Bensayah next argues that the district court erred by placing upon him the burden of explaining why each of his discovery requests would be neither "unfairly disruptive [nor] unduly burdensome to the Government." The district court did not abuse its discretion in structuring discovery this way. The Supreme Court specifically recognized the district court's discretion to accommodate the Government's legitimate interest in protecting sources and intelligence-gathering methods, acknowledging that "[c]ertain accommodations can be made to reduce the burden habeas corpus proceedings will place on the military without impermissibly diluting the protections of the writ." Boumediene, 128 S. Ct. at 2276. It is not necessary to address Bensayah's specific discovery requests relating to
C. Standard of Detention
The Government asserts the authority to detain Bensayah pursuant to the AUMF, in which the Congress authorized the President
As mentioned before, the Government contends it may lawfully detain an individual if he is "part of al Qaeda. Bensayah objects to this formulation, but we have made clear elsewhere that the AUMF authorizes the Executive to detain, at the least, any individual who is functionally part of al Qaeda. Barhoumi, slip op. at 29 (detainee "was `part of an al-Qaida-associated force and therefore properly detained pursuant to the AUMF"); Awad, slip op. at 19 ("Once [a petitioner is shown to be] `part of al Qaeda ... the requirements of the AUMF [are] satisfied"); Al-Bihani, 590 F.3d at 872-74.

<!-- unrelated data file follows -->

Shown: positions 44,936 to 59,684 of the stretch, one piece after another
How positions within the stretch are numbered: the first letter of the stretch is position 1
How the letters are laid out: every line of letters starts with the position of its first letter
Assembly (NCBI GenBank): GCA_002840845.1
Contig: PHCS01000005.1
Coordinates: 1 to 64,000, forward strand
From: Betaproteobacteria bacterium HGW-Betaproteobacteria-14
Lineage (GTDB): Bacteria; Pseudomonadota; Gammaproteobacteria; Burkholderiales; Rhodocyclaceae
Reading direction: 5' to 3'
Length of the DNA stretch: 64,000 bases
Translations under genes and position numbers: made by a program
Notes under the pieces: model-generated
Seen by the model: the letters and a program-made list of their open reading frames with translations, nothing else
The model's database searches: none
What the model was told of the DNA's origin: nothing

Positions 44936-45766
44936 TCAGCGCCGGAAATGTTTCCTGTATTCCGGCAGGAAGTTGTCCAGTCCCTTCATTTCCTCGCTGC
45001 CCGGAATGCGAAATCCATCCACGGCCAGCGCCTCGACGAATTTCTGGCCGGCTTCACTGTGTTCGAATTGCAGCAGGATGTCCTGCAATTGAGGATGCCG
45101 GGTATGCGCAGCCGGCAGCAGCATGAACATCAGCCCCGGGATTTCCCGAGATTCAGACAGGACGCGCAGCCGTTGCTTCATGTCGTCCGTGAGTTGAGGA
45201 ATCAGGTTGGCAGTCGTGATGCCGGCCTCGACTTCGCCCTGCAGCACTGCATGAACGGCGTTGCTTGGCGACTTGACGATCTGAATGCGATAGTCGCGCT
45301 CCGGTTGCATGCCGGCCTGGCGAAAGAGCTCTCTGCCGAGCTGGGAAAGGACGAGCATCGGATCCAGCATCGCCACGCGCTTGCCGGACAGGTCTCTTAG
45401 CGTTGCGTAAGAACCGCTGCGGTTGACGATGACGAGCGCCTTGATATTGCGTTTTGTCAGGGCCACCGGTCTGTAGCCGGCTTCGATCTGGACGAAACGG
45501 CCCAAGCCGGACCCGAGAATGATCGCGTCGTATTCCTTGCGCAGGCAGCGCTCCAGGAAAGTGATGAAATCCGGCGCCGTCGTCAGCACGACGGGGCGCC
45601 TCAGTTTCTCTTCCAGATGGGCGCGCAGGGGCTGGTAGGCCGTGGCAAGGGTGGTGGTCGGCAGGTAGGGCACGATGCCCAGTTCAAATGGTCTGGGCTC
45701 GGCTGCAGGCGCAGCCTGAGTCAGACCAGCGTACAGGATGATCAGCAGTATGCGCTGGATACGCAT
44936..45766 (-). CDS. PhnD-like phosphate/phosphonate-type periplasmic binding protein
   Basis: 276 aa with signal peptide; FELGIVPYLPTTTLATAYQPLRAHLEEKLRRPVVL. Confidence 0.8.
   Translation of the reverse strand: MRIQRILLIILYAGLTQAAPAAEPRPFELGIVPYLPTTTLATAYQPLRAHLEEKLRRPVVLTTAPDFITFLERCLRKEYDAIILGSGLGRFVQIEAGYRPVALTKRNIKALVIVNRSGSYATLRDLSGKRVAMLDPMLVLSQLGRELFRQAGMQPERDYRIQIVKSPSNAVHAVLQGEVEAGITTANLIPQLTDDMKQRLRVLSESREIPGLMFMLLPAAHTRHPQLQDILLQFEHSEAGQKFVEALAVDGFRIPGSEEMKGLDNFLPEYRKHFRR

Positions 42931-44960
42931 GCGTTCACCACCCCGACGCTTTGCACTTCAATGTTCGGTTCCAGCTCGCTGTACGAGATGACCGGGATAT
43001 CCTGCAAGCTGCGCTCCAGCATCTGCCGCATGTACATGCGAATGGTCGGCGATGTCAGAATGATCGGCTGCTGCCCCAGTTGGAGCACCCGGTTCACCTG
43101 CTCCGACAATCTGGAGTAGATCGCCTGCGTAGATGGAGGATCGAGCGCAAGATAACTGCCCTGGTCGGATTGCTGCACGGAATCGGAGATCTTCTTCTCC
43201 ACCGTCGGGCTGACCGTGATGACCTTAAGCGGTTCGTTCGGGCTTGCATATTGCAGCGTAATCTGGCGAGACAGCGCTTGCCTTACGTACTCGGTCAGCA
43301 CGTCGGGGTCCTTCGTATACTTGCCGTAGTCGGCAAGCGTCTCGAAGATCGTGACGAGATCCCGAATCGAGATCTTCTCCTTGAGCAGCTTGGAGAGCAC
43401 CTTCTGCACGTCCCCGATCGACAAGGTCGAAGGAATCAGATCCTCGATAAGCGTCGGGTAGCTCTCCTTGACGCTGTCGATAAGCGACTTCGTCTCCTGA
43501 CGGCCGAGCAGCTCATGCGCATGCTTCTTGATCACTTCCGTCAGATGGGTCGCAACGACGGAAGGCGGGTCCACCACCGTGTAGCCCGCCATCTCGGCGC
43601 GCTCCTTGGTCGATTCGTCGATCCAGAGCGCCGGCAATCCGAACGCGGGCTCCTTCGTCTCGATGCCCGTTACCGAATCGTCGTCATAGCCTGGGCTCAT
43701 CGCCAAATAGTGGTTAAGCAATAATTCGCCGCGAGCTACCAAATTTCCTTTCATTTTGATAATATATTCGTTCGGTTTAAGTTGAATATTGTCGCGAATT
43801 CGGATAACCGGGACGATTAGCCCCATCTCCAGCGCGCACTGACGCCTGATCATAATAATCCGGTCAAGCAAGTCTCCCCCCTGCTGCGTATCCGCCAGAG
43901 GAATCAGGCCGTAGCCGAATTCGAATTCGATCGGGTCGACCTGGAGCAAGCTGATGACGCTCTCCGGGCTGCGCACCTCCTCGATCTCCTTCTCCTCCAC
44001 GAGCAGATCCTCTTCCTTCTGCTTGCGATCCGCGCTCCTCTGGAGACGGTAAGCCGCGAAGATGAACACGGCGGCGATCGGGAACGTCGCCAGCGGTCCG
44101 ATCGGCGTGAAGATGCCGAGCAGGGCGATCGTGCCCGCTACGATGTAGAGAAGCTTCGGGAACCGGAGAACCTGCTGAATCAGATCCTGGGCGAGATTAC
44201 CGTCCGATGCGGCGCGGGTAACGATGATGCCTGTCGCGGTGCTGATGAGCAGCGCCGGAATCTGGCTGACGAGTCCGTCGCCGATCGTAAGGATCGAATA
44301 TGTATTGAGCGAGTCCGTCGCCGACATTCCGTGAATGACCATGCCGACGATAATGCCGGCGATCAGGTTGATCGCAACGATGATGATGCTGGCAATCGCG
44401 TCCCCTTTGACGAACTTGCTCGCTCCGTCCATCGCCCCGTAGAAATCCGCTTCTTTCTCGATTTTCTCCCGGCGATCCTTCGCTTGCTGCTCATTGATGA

Although it is clear al Qaeda has, or at least at one time had, a particular organizational structure, see The 9/11 Commission Report: Final Report of the National Commission on Terrorist Attacks upon the United States 56 (2004) ("[Al Qaeda's] structure included as its operating arms an intelligence component, a military committee, a financial committee, a political committee, and a committee in charge of media affairs and propaganda"), the details of its structure are generally unknown, see Audrey Kurth Cronin, Congressional Research Service Report for Congress: Al Qaeda After the Iraq Conflict (2003) ("There is a great deal that remains unknown or debatable about the specific nature, size, structure and reach of [al Qaeda]"), but it is thought to be somewhat amorphous, Kenneth Katzman, Congressional Research Service Report for Congress: Al Qaeda: Profile and Threat Assessment (2005) ("Al Qaeda has always been more a coalition of different groups than a unified structure, many argue, and it has been this diversity that gives Al Qaeda global reach"). As a result, it is impossible to provide an exhaustive list of criteria for determining whether an individual is "part of al Qaeda. That determination must be made on a case-by-case basis by using a functional rather than a formal approach and by focusing upon the actions of the individual in relation to the organization. That an individual operates within al Qaeda's formal command structure is surely sufficient but is not necessary to show he is "part of the organization; there may be other indicia that a particular individual is sufficiently involved with the organization to be deemed part of it, see Awad, slip op. at 19 ("there are ways other than making a `command structure' showing to prove that a detainee is `part of al Qaeda"), but the purely independent conduct of a freelancer is not enough.